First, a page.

Khalid al-Falih, chief executive officer at Saudi Arabian Oil Co., told the IHS CERAWeek conference in Houston the U.S. market remains attractive because southern refiners are set up to handle Saudi Arabia's sour blend of crude oil.
"We're committed to the U.S. market," he was quoted by Bloomberg News as saying."The outlook from our customers is that they will continue to require our crude for a long time to come."
The U.S. Energy Department's Energy Information Administration said U.S. crude oil production topped 7 million barrels per day at the end of February. Much of the production is from the Bakken oil field in North Dakota, where production has experienced steady increases.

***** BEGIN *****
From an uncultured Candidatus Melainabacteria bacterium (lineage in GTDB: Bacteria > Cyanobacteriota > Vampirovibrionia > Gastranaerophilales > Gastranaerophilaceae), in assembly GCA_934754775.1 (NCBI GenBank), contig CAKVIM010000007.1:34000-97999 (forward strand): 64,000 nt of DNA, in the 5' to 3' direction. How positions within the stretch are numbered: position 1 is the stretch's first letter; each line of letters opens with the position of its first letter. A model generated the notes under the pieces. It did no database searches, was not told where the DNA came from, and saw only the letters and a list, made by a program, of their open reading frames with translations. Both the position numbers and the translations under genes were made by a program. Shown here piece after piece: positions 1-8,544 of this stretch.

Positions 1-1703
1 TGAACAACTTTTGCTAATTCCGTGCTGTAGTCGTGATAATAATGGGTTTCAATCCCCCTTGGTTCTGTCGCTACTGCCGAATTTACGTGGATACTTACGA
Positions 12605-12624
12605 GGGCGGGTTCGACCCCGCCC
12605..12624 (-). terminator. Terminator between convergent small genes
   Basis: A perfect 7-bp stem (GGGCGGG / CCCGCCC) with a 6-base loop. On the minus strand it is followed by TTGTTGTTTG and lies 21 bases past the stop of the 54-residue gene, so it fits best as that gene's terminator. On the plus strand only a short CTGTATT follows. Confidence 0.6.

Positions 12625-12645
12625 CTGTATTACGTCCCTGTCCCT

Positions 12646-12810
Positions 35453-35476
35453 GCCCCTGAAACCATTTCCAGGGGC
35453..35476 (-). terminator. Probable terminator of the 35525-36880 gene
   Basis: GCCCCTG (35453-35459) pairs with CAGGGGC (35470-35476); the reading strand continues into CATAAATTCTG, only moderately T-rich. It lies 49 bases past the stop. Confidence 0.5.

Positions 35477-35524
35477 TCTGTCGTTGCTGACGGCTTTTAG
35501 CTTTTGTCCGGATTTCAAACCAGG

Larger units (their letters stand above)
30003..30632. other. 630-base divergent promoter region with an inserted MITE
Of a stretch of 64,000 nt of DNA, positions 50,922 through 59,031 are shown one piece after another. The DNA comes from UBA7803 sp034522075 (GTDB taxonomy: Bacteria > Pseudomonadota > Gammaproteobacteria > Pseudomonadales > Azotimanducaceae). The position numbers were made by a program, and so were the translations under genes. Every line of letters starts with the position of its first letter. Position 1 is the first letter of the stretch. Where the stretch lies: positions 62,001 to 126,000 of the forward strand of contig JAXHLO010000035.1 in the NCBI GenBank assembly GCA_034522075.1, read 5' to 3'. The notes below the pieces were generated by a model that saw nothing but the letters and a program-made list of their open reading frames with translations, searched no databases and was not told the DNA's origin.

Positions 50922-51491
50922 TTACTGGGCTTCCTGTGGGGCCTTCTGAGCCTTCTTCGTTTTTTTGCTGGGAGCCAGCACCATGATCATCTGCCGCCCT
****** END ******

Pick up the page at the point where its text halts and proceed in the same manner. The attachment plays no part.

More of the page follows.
The EIA reports that Saudi Arabia sent 920,000 bpd to the United States for the monthlong period ending Feb. 22, almost 40 percent less than it did during the same time last year.
Still, Saudi Aramco holds the world's largest proven oil reserves.
"Exaggerated concerns about scarcity and security of oil supplies have been dispelled," Falih said. "It is now more certain that our industry will continue to play the major role in fueling the transport, power and chemical sectors for many decades to come."
Notable deaths of 2014 [PHOTOS]